Weighbelt 14 maintains a constant mass flow of potatoes into the peeler under the control of peeler-controller 16 by varying weighbelt speed as a function of the weight of the potatoes thereon or by varying the weight of the potatoes thereon or by varying the speed of some other conveyor upstream.
After passing through peeler 12, peeled whole potatoes 18 exit the peeler, proceed down a slide 20, and are received on an inspection conveyer 22 for advancement downstream of the peeler.
Means for electromagnetically inspecting potatoes is provided downstream of the peeler. In preferred embodiments, the potato-inspecting means is an optical inspection means, such as camera/controller 24, positioned downstream of the peeler for detecting the amount of peel that is removed from the potatoes by peeler 12. Camera/controller 24 can be any suitable optical inspection and control device, such as optical viewers sold under the name OPTI-SORT™, manufactured by the Simco-Ramic Company of Medford, Ore. A patent illustrating one such optical inspection system is U.S. Pat. No. 4,581,632 to Davis et al. entitled "Optical Inspection Apparatus for Moving Articles."
Camera/controller 24, in conjunction with peeler-controller 16, automatically adjusts the potato peeler 12 so as to achieve substantial uniformity of peel removal while maximizing the amount of potato peel removed from the potatoes and minimizing the amount of potato flesh lost as waste.
In the embodiment shown in FIG. 1, camera/controller 24 further is a means for identifying undesirable material 26, such as stones, wood, metal, or undesirable green potatoes, that may be present with the potatoes on the inspection conveyor downstream of the peeler. In other embodiments, an optical or other means separate from camera/controller 24 is provided for identifying undesirable material present with the potatoes.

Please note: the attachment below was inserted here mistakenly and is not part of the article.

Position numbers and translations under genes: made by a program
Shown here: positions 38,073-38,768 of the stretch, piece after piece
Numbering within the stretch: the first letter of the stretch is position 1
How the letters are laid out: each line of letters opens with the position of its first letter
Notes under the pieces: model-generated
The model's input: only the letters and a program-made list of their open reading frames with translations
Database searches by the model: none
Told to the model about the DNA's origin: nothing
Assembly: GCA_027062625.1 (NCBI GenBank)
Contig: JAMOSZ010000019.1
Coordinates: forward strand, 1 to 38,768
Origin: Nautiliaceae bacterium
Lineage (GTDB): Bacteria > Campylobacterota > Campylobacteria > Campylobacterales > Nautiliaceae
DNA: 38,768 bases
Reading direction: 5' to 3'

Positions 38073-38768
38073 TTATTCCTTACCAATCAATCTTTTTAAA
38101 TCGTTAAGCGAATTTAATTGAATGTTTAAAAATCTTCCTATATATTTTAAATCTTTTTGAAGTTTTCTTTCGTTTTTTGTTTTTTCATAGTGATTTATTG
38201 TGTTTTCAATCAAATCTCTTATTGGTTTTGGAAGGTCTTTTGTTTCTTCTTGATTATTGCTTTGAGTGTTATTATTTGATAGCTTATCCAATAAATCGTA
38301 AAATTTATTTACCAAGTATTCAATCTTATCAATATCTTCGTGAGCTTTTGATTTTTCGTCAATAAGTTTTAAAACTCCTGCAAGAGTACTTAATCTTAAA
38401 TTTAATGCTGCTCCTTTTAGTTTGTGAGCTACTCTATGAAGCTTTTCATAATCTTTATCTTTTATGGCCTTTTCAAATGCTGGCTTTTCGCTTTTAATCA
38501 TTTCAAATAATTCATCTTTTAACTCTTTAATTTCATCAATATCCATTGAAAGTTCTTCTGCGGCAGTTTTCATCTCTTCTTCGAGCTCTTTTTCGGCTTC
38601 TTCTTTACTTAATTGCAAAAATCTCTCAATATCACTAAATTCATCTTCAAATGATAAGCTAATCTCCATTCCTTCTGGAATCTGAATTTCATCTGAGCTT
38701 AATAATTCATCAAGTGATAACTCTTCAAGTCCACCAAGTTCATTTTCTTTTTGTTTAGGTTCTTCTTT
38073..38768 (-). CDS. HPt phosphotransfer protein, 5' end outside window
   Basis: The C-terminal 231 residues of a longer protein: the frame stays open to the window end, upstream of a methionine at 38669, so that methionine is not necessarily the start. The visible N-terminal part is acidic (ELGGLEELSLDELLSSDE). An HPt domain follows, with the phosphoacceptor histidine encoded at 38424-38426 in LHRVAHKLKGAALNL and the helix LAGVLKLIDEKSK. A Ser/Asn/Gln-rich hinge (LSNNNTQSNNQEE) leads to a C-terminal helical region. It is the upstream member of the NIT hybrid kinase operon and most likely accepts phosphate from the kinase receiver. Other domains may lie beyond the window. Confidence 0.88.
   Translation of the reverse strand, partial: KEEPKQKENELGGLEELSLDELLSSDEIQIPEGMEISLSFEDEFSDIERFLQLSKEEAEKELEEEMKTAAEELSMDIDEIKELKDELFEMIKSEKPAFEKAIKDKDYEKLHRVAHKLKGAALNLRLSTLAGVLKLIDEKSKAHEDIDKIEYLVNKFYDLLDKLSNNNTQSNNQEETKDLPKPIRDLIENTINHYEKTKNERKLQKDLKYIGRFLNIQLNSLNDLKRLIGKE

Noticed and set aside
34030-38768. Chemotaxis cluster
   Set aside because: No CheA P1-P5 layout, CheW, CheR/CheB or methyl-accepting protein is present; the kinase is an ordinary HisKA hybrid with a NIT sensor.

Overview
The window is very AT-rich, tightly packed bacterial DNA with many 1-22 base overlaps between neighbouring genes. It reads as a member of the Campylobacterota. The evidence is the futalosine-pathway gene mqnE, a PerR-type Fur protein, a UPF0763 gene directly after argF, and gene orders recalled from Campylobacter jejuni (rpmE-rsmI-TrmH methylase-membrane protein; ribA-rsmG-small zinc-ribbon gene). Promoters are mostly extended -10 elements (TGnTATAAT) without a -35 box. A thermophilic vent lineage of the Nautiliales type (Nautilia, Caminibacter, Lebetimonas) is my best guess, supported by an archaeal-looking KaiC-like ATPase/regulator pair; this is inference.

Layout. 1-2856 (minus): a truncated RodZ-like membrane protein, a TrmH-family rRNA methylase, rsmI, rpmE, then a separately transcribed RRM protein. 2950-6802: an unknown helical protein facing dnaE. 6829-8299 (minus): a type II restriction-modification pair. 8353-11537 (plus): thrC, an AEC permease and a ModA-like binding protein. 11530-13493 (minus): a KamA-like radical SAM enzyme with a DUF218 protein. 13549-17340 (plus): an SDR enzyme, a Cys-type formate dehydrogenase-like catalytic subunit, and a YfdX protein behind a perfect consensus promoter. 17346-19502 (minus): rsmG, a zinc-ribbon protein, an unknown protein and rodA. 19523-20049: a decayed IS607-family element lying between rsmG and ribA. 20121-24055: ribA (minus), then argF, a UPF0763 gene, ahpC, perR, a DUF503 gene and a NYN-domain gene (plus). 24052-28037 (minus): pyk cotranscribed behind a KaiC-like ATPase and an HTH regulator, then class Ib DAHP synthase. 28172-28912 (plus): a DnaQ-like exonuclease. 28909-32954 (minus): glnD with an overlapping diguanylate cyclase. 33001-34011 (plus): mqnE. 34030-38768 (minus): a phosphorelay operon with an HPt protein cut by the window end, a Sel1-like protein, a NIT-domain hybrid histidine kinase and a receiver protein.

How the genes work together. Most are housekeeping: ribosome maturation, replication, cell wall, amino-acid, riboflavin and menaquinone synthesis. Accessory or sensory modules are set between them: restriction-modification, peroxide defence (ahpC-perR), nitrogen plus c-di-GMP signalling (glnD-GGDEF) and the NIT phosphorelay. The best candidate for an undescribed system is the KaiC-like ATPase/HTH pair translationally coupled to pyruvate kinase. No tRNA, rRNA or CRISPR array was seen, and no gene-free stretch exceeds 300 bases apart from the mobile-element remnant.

In the embodiment illustrated in FIG. 1, camera/controller 24 also is a means for optically inspecting whole potatoes downstream of the peeler to identify oversized potatoes that exceed a predetermined size limitation, e.g., 4 inches in length. In other embodiments, an optical vision system separate from camera/controller 24 is utilized to identify oversized potatoes.
Downstream of inspection conveyor 22 is a diverter gate 28 that, under the control of camera/controller 24, separates acceptable potatoes 30, oversized potatoes 32 and unacceptable materials 26. Potatoes detected as being oversized by camera/controller 24 are directed onto the oversized potato conveyor 36, whereas unacceptable material detected by camera/controller 24 is directed down chute 38 to a refuse location.
Conveyor 36 transports oversized potatoes 32 to a potato slicing mechanism 38 that divides the oversized potatoes into potato pieces 40 that are within a predetermined acceptable size limitation, e.g., less than 4 inches long. Advantageously, oversize potatoes are cut into pieces that are the best (largest possible) size for the particular slicer being used downstream.
Diverter gate 28 directs acceptable potatoes down chute 34 onto a weighbelt 42, that also receives via conveyor 44 acceptably sized pieces 40 cut from oversized potatoes 32. Alternatively, potato pieces 40 can be conveyed onto the inspection conveyor 22 and passed under the optical inspection system of camera/controller 24 to make sure that the potato pieces 40 are of acceptable size.
Conveyor 42 is a second variable speed weighbelt, which varies in speed as a function of the weight of potatoes and potato pieces present thereon to maintain a substantially constant mass flow of acceptable potatoes and potato pieces into a slicer 46. If desired, alternate approaches to a weighbelt can be used, such as a system which uses load cells under existing lead screws to weigh potatoes. Potato slices exiting slicer 46 are washed and fried into potato chips.